This should be a climate change election

Apr 14, 2022
Anthony Albanese Labor party leader
Australia has the easiest path of any developed country to zero emissions. Image: Wikimedia Commons

Anthony Albanese and his colleagues could surely storm to victory if they enthusiastically acted on the arguments presented by climate experts.They would certainly attract the support of the millions of Australians who understandably fear the consequences of our current, disastrously inadequate approach to this topic.

On the evidence so far, the May 21 Federal election will be focused on the cost of living, aged care, fuel prices and the rescue of people living below the poverty line. These are all perfectly appropriate and important topics that are of concern to millions of Australians. But what about climate change and the survival of our species?

Perhaps, for obvious reasons, this has not been a part of what Scott Morrison, who waxed lyrical about a lump of coal, has discussed. Anthony Albanese has referred to climate policy, but it is not. dominating his presentations at this point.
 
If we listen to our own world leading climate experts like Professors Will Steffen, Mark Howden and Ross Garnaut, now is surely the moment for Australia to show the world, that after all, we can and will address the climate threat.

There is unquestionably deep concern across the Australian community at the role which climate change is already playing. Yet, neither as a nation nor as a world community, are we dealing adequately with this challenge. Which will, if we do not act very quickly, hasten the extinction of our human species. 

Professor Mark Howden, the ANU-based Vice-Chair of the International Panel on Climate Change, recently wrote “Increasingly, it is clear that taking action on climate change is much less costly than inaction. The challenge now is to come together to act on the urgency of the situation at every level – globally, regionally, nationally and in our communities.”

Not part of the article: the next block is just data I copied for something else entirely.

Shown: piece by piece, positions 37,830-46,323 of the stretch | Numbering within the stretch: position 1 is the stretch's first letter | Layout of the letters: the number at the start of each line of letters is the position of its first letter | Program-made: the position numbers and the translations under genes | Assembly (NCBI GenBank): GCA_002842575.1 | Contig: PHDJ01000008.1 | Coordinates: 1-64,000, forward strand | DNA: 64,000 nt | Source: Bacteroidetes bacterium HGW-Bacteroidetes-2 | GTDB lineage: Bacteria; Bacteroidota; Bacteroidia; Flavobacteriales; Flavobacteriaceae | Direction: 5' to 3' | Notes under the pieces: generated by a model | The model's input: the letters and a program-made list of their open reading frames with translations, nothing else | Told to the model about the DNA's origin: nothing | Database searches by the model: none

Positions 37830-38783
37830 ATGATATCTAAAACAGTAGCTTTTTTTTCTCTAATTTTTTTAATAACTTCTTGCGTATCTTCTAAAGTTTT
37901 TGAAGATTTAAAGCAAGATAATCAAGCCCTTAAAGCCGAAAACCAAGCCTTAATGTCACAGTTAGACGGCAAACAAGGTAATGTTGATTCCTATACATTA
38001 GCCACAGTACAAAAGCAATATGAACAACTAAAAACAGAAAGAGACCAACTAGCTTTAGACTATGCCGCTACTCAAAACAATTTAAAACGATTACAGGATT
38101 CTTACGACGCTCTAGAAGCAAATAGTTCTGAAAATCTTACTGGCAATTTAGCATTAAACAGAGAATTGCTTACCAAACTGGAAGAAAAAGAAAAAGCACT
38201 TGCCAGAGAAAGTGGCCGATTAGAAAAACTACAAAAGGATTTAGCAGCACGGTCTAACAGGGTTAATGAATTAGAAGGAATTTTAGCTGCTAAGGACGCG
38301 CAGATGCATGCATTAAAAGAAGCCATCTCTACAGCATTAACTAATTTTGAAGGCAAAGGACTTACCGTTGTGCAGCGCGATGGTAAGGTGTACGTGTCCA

ANU’s Professor Will Stephen, who was the Director of the International Geosphere /Biosphere program based in Sweden, has written recently that Australia should not approve any new fossil fuel project of any kind. He says that we should seek a goal by 2030 of 65 to 75% reduction in emissions from our 2005 baseline. He also says that we should halt all deforestation of all types and that our emphasis should be on the restoration of complex ecosystems which store more carbon in the long-term.

Economist and climate expert, Ross Garnaut, in his book, “Superpower,” has listed the huge benefits that will flow to Australian society from a bold approach to this threat. He argued that if Australia rises to the challenge of climate change, it will emerge as a global superpower in energy, low carbon industry and absorption of carbon in the landscape.

In his recent book, “The Big Switch”, Saul Griffith, an Australian writer and entrepreneur, echoes the view that Australia is superbly placed to become a global leader on this issue, rather than the international laggard that we have become. The author says that with our low population density and extraordinary renewable resources, Australia has the easiest path of any developed country to zero emissions and that if we are confident and act aggressively, Australia will save money in the suburbs, create jobs in the regions, improve public health, improve environmental and water quality, grow our export economy, and address historical inequalities, all while leading the world in addressing climate change.

Anthony Albanese and his colleagues could surely storm to victory if they enthusiastically acted on the arguments presented by these experts. They would certainly attract the support of the millions of Australians who understandably fear the consequences of our current, disastrously inadequate approach to this topic.

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